An operator is said to be linear if it obeys the distributive law and commutes with the constant i.e.

$\hat{A}(a_1 |\psi_1\rangle + a_2|\psi_2\rangle)=a_1\hat{A}|\psi_1\rangle +a_2\hat{A}|\psi_2\rangle$ and same when we act in from bra. The product of two operator are not commutative (not all case) but their product are associative.

So in evaluating $\langle\phi|\hat{A}|\psi\rangle$, it does not matter if one first applies $\hat{A}$ to the ket and then takes the bra-ket or one first applies $\hat{A}$ to the bra and then takes the bra-ket i.e.


My question is does this associative property holds for linear operator too as in many text i have read they never talked about how anti-linear operator commutes as such and does it matter as stated above for linear operators that the order dosent matter as such.

Edit:- I know the property of anti-linear operator that it makes the constant complex when an operator applies on it. Would love answer's if the discussion is based on the notation of bra and ket as i am comfortable on this notation.


2 Answers 2


Recall that in the Dirac bra-ket notation $\langle \phi |=|\phi\rangle^{\dagger}$ and $\langle \phi |\hat{A}=(\hat{A}^{\dagger}|\phi\rangle)^{\dagger}$, so what OP calls associativity $(\langle \phi |\hat{A})|\psi\rangle=\langle \phi |(\hat{A}|\psi\rangle)$ is really the defining property of the adjoint operator $\hat{A}^{\dagger}$.

Similarly, the associativity $(\langle \phi |\hat{A})\hat{B}=\langle \phi |(\hat{A}\hat{B})$ is equivalent to the rule $(\hat{A}\hat{B})^{\dagger}=\hat{B}^{\dagger}\hat{A}^{\dagger}$.

See also this related Phys.SE post. For the existence of the adjoint operator for an antilinear operator, see this Phys.SE post.

  • $\begingroup$ I saw this expression to write antilinear operator as they dont behave like linear operator that $(\bra{\phi}B)\ket{\psi}=[\bra{\phi}(B\ket{\psi})]*$.Is it correct and what does it signify for an antilinear operator $\endgroup$ Commented May 21, 2020 at 14:31

Does $(\langle{\phi}\vert \hat{A})\vert \psi \rangle=\langle{\phi}\vert (\hat{A}\vert \psi \rangle)$ hold for linear operators? Yes it does. A simple way to convince yourself is to think in terms of vectors, forms and matrices and use a simple example like this:

$\begin{pmatrix} 1 & 0 \end{pmatrix} \begin{pmatrix} 1 & -1 \\ 2 & 0 \end{pmatrix} \begin{pmatrix} 3 \\ -1 \end{pmatrix}= \begin{pmatrix} 1 & -1 \end{pmatrix} \begin{pmatrix} 3 \\ -1 \end{pmatrix}= 4$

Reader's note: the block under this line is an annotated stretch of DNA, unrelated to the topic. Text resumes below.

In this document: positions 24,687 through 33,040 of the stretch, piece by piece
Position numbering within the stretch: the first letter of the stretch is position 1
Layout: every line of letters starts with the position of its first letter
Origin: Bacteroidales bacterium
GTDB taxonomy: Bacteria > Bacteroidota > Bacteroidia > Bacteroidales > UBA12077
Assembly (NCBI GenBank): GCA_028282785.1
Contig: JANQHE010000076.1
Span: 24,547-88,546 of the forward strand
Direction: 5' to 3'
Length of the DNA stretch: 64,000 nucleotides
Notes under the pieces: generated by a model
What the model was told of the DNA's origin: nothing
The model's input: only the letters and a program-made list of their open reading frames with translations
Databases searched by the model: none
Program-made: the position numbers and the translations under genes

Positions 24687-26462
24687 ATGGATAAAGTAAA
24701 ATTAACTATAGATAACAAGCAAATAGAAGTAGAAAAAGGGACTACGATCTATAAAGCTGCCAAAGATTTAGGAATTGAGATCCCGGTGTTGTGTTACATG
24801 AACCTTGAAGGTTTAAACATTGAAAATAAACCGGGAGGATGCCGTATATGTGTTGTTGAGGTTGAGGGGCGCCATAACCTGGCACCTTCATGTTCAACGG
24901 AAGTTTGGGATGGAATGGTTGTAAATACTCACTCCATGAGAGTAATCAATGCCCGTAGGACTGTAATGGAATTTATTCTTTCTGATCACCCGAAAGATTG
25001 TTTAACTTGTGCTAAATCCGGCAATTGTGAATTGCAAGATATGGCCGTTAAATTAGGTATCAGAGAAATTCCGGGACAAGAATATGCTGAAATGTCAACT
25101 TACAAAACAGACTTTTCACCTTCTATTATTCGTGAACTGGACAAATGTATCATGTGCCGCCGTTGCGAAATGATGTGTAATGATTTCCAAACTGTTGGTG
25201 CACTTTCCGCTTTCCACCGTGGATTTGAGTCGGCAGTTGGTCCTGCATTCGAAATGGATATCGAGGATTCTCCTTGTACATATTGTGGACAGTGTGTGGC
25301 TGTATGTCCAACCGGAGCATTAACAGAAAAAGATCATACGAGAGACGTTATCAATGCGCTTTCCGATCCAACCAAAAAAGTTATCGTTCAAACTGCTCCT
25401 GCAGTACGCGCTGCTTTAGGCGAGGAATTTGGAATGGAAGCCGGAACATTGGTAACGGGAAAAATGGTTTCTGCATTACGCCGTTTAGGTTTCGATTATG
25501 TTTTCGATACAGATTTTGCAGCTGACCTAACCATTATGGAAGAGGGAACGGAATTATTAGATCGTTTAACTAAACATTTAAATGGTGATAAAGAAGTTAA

$\begin{pmatrix} 1 & 0 \end{pmatrix} \begin{pmatrix} 1 & -1 \\ 2 & 0 \end{pmatrix} \begin{pmatrix} 3 \\ -1 \end{pmatrix}= \begin{pmatrix} 1 & 0 \end{pmatrix} \begin{pmatrix} 4 \\ 6 \end{pmatrix}= 4$

And of course $A=\begin{pmatrix} 1 & -1 \\ 2 & 0 \end{pmatrix}$ is a linear operator.

Conerning the sentence "how anti-linear operator commutes as such and does it matter as stated above for linear operators that the order dosent matter as such." Both linear and anti-linear operators do not commute in general. Finally let us see if $(\langle{\phi}\vert \hat{B}\vert) \psi \rangle=\langle{\phi}\vert (\hat{B}\vert \psi \rangle)$ holds for anti-linear operator $B$. Supose that $\psi$ and $\phi$ can be written as (finite) linear combination of basis vectors ${\vert i \rangle}$ of a $n$-dimensional Hilbert space with complex coeficients i.e $\vert\psi\rangle=\displaystyle\sum_{i=1}^n c_i \vert i\rangle$ and $\vert\phi\rangle=\displaystyle\sum_{j=1}^n d_j \vert j\rangle$. Then we have: $(\langle{\phi}\vert \hat{B})\vert \psi \rangle=\left(\displaystyle\sum_{j=1}^n \langle j\vert d_j^* B\right)\displaystyle\sum_{i=1}^n c_i \vert i\rangle= \displaystyle\sum_{i=1}^n\displaystyle\sum_{j=1}^n c_id_j \langle j\vert B \vert i\rangle$. On the other hand: $\langle{\phi}\vert (\hat{B}\vert \psi \rangle)=\displaystyle\sum_{j=1}^n \langle j\vert d_j^* \left(B\displaystyle\sum_{i=1}^n c_i \vert i\rangle\right)= \displaystyle\sum_{i=1}^n\displaystyle\sum_{j=1}^n c_i^*d_j^* \langle j\vert B \vert i \rangle$. So in general the answer is no.

  • $\begingroup$ I read this in a text that "This rule is easiest to remember in words: we say that in the case of an antilinear operator, it does matter whether the operator acts to the right or to the left in a matrix element, and if we change the direction in which the operator acts, we must complex conjugate the matrix element. In the case of antilinear operators, parentheses are necessary to indicate which direction the operator acts." Can you help me on it $\endgroup$ Commented May 21, 2020 at 14:28
  • $\begingroup$ @Anshul Sharma Well look at what I did above, $c_i$ and $d_j$ can be taken as the entries of matrix, and I got different matrix elements when $B$ acted on the right ket $\vert \psi\rangle$ or on the left bra $\langle \phi \vert\ $. $\endgroup$
    – vin92
    Commented May 21, 2020 at 18:28

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